The No. 8-seeded Los Angeles Kings have played seven playoff games this spring against the Presidents' Trophy winner and a runner-up. They've lost just one of them.
That lone loss happened to be the one they could most afford to lose, too: Game 4 in their series with the Vancouver Canucks when they were playing with the house money of a 3-0 series lead.
Game 2 in their series with the St. Louis Blues Monday night wasn't exactly house money, but it wasn't a must-win after the Kings won the series opener on the road. They decided to take Game 2 anyway, and it wasn't even close.
Gaining firm control of the series, the Kings opened with a stunning 4-0 first-period on their way to a 5-2 win. This game wasn't nearly as close as their narrow 3-1 victory in Game 1, but the two contests do share some similar traits.
Kings Penalty Kill, Shorthanded Goals Kill Blues Again
Unlike Game 1, it was the Kings who started off strong in grabbing an early 1-0 lead Monday night. Yet just like Game 1, the turning point came on another Kings shorthanded goal -- this time on a dazzling display by Anze Kopitar that just might awaken people east of the Mississippi to the Slovenian's talents. (Memo to media: He even speaks good English! You should talk to him! Or, you know, watch him at least.)
Shorthanded goals in hockey, like turnovers and special-teams scores in football, completely alter the balance of the game and make a 5-on-5 evaluation tough to make. Kopitar's goal doubled the Kings' early lead and put the rest of Game 1 on an uneven, chippy course. The Blues reeled, checked out and conceded two more goals in the final 83 seconds of the first period, erasing any remnant of doubt.
The Blues already faced a tough matchup in L.A. at 5-on-5, but avoidable mistakes have led to the Kings' shorthanded goals in each of the first two games. Once again in Game 2, that shorthanded goal was preceded by an awkward endboard encounter, this time a pursuit of the puck resulting in Jamie Langenbrunner getting the painful end of a Willie Mitchell boarding minor.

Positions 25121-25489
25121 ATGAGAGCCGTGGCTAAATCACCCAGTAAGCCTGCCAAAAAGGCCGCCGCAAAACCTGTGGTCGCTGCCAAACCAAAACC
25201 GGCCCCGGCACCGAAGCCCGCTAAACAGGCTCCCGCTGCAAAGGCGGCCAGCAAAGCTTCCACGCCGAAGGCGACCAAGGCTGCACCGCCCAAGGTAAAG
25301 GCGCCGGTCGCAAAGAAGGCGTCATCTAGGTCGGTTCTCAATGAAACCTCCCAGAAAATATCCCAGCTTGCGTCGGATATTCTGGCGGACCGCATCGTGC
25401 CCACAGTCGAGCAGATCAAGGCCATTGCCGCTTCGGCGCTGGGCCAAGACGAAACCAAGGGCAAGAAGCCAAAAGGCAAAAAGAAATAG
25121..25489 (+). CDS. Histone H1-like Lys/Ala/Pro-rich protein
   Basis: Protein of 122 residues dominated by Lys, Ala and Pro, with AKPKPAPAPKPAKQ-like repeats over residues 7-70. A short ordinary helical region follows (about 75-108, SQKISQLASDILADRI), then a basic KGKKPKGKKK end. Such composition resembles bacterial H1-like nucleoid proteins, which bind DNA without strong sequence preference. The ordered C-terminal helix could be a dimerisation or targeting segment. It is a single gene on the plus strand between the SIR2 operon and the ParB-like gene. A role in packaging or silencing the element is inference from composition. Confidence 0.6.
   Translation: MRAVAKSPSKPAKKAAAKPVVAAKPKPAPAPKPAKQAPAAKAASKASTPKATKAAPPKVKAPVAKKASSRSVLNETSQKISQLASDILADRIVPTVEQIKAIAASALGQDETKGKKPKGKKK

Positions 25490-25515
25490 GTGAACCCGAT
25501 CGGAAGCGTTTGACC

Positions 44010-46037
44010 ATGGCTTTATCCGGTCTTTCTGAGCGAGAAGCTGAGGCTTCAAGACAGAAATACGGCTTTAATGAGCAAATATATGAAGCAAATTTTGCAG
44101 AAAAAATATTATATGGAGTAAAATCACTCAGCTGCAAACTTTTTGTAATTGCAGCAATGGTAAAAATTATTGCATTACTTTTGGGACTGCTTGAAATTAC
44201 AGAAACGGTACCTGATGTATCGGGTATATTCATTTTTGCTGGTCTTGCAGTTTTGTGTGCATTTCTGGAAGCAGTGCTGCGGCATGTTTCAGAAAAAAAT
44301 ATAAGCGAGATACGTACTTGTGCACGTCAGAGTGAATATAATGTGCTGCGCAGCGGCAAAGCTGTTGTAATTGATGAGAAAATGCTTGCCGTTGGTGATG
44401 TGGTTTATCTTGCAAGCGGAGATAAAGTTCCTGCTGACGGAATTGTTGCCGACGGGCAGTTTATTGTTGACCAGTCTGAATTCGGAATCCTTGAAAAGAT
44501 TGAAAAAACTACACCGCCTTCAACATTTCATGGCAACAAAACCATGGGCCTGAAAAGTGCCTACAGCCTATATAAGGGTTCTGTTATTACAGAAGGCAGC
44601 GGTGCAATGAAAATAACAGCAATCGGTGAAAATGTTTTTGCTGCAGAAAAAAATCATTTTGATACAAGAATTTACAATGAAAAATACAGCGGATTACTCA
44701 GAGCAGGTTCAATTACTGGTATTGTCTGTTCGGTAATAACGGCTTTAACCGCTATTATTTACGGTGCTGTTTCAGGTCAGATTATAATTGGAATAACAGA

Just like in Game 1, Kevin Shattenkirk was one of the goats as he was knocked off the puck by Dustin Penner 30 seconds in, leading to Mike Richards' opening goal, which sucked the pre-game frenzy out of the building. But with top Blues defenseman Alex Pietrangelo missing the game thanks to a boarding by Dwight King, additional responsibilities meant Carlo Colaiacovo joined Shattenkirk in the fatal turnover brigade. It was Colaiacovo's ill-advised pass that set up Kopitar's highlight-reel marker, putting an exclamation point on how much the Blues miss Pietrangelo's steady hand.
(King, by the way, atoned for his hit through the NHL's traditional ritual, accepting B.J. Crombeen's fight invitation off a faceoff.)
Finally, Game 2 saw the chippy play only hinted at in Game 1 reach a fever pitch with a thundering T.J. Oshie hit on Penner pushing things to the boiling point. The lopsided score certainly fed that atmosphere -- and the referees, as they so often do, took advantage of the lopsided score to give the leading team the majority of penalties before the parade of 10-minute misconducts began. (No matter for the Kings; their aggressive penalty kill simply dismissed all nine Blues power plays.)
It's been said these two teams are mirror images of each other, and they certainly match each other in the hard-hitting intensity department, usually staying on the all-too-rare clean side of the edge, too. If the Blues manage to take Game 3 and make a series of it, it should be a classic for neutral fans.
If not, well, maybe national media will finally discover this "Anze Kopitar" fellow in the next round.